A wave of support for a seafront swimming pool goes before Brighton and Hove planners next week.
First mooted as a 50-metre pool in 2015, the current application for Sea Lanes in Madeira Drive is for a 25-metre pool on a temporary basis for five years.
Brighton and Hove City Council agreed a five-year lease with Sea Lanes on the now derelict former Peter Pan’s Playground next to the Yellowwave beach sports site last year.
The application includes an events space and moveable, brightly-coloured, one- to three-storey buildings to provide office space, food, drink and shopping.
Members of the planning committee are advised to approve the scheme when they meet on Wednesday (December 5), on the condition it is all removed once the five years are up.
A long-term future for this particular pool complex is off the table as the design causes ‘harm to the special historic character’ of the area.
The authority received 35 letters supporting the project and six objections.
Comments left on the council’s planning portal include: “As a local resident I feel that area needs an uplift and there are not enough swimming pools in Brighton and none at the Kemp Town end.”
But many, while supporting the scheme, are not fans of the associated buildings.
One comment said: “I fully support investment in this area of the city and the concept of the open air pool is great, but the design of the container-led development is completely out of context with the sea front and should be refused in its current design.
“Although it is acknowledged that this is a temporary structure that is no excuse for the poor garish design proposed.”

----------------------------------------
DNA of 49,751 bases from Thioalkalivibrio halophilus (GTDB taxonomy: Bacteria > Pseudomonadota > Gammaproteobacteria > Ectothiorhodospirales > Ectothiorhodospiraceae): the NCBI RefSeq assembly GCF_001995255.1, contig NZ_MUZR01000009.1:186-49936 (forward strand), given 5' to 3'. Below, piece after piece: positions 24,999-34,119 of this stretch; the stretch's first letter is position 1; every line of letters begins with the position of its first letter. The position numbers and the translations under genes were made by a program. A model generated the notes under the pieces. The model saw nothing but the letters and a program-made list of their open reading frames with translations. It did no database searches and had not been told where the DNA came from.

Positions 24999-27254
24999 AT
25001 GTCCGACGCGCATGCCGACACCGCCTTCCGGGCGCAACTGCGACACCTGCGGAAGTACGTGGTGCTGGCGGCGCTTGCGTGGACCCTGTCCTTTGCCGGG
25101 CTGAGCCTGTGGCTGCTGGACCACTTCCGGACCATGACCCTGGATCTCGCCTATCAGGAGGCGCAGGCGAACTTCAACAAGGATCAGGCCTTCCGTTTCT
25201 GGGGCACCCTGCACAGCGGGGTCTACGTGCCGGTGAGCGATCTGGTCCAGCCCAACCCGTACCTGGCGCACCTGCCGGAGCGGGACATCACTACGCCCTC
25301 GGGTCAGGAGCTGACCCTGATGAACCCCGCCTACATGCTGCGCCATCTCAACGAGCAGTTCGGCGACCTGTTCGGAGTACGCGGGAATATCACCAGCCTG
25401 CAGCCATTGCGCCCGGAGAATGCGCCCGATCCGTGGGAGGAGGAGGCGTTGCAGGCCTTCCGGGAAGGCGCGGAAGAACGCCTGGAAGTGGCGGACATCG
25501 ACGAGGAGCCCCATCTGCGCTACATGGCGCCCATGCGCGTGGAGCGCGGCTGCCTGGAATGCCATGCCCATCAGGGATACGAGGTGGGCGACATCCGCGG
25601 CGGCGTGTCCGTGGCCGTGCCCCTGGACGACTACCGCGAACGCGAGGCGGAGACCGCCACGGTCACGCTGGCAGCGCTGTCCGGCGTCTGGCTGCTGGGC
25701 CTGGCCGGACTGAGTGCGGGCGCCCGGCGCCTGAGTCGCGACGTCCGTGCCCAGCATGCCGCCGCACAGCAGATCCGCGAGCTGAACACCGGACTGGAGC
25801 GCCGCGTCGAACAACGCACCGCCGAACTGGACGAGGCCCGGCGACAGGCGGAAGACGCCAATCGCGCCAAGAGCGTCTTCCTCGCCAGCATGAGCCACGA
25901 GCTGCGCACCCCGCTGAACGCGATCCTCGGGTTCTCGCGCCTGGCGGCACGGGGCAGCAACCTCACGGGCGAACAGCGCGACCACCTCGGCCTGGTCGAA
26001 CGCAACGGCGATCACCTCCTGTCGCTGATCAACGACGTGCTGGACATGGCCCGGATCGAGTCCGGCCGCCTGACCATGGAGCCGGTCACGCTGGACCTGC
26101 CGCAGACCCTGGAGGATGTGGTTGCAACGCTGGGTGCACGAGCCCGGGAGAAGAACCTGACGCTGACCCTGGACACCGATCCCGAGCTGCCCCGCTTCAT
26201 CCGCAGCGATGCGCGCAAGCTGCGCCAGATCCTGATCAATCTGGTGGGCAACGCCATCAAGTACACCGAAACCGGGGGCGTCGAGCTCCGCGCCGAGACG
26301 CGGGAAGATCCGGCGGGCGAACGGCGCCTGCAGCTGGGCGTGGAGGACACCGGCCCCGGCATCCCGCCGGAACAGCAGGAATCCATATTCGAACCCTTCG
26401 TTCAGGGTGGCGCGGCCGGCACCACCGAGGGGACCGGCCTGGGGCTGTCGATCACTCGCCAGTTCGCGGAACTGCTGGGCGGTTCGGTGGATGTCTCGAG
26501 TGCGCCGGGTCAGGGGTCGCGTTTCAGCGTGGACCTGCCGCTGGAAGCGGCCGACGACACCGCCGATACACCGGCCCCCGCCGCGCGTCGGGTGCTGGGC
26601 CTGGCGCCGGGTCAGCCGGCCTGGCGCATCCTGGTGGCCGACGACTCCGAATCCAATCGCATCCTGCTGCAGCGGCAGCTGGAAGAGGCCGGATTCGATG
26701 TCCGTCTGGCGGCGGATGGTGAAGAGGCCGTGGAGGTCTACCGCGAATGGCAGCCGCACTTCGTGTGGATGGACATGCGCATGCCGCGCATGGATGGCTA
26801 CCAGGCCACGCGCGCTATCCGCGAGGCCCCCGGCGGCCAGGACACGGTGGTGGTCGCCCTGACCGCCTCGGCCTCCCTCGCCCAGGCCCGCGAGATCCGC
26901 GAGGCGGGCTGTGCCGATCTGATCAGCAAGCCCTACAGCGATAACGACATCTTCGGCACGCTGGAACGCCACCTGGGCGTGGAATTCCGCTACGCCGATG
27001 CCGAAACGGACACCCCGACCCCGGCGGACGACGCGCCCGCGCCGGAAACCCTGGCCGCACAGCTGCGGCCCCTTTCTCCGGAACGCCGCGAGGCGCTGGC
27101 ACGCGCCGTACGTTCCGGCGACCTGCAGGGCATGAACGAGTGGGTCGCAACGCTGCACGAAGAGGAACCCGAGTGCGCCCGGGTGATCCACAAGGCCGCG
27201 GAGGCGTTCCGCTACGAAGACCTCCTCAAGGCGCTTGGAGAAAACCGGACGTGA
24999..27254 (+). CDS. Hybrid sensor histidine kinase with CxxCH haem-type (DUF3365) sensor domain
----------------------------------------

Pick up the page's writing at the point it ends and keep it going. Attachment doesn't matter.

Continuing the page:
The Brighton Society, Kingscliffe Society, Regency Society and Conservation Advisory Group all oppose the project.
In its comment the Kingscliffe Society said: “Overall volume of development is excessive for a modest site in setting of heritage assets; and colours don’t complement sensitive setting.”
The report going before the committee said by April 1 2025, the shingle ‘shall be replaced on the beach where the pool was and flattened to match the surrounding beach’.
Concerns were raised earlier this year when Southern Water told planners it would not allow any development within six metres of its combined critical sewer running under the seafront where the modular buildings are to be sited.
However, further investigations showed the sewer is deep enough not to be affected by the temporary scheme.
The company said an engineering solution could be found to protect the sewer if permanent buildings were proposed the in future.
Southern Water is waiting for a formal application for a connection to the public foul sewer and public water main.
The application is before the planning committee when it meets in public at Hove Town Hall on Wednesday from 2pm.